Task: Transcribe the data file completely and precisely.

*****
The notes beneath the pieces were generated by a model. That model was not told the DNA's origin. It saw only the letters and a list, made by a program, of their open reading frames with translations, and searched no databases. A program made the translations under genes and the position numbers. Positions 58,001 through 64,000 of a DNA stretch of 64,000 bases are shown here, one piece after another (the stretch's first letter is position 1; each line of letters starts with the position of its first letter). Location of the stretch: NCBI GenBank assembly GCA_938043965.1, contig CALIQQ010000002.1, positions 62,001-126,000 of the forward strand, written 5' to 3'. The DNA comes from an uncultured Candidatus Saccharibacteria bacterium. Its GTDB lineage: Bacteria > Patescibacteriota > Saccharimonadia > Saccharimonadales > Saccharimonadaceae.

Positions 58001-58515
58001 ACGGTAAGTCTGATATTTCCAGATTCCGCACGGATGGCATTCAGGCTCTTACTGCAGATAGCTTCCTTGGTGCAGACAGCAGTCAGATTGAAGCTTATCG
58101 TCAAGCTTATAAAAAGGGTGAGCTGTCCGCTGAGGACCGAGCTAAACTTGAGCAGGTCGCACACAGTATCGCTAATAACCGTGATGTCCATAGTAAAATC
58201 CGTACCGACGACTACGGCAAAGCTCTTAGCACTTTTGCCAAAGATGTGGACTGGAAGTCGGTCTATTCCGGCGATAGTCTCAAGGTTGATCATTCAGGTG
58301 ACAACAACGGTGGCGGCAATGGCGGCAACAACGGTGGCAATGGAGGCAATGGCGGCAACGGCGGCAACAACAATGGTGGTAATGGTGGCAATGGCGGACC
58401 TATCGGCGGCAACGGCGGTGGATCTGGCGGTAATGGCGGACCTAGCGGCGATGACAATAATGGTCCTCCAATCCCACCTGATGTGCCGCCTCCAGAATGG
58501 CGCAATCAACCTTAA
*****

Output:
The notes beneath the pieces were generated by a model. That model was not told the DNA's origin. It saw only the letters and a list, made by a program, of their open reading frames with translations, and searched no databases. A program made the translations under genes and the position numbers. Positions 58,001 through 64,000 of a DNA stretch of 64,000 bases are shown here, one piece after another (the stretch's first letter is position 1; each line of letters starts with the position of its first letter). Location of the stretch: NCBI GenBank assembly GCA_938043965.1, contig CALIQQ010000002.1, positions 62,001-126,000 of the forward strand, written 5' to 3'. The DNA comes from an uncultured Candidatus Saccharibacteria bacterium. Its GTDB lineage: Bacteria > Patescibacteriota > Saccharimonadia > Saccharimonadales > Saccharimonadaceae.

Positions 58001-58515
58001 ACGGTAAGTCTGATATTTCCAGATTCCGCACGGATGGCATTCAGGCTCTTACTGCAGATAGCTTCCTTGGTGCAGACAGCAGTCAGATTGAAGCTTATCG
58101 TCAAGCTTATAAAAAGGGTGAGCTGTCCGCTGAGGACCGAGCTAAACTTGAGCAGGTCGCACACAGTATCGCTAATAACCGTGATGTCCATAGTAAAATC
58201 CGTACCGACGACTACGGCAAAGCTCTTAGCACTTTTGCCAAAGATGTGGACTGGAAGTCGGTCTATTCCGGCGATAGTCTCAAGGTTGATCATTCAGGTG
58301 ACAACAACGGTGGCGGCAATGGCGGCAACAACGGTGGCAATGGAGGCAATGGCGGCAACGGCGGCAACAACAATGGTGGTAATGGTGGCAATGGCGGACC
58401 TATCGGCGGCAACGGCGGTGGATCTGGCGGTAATGGCGGACCTAGCGGCGATGACAATAATGGTCCTCCAATCCCACCTGATGTGCCGCCTCCAGAATGG
58501 CGCAATCAACCTTAA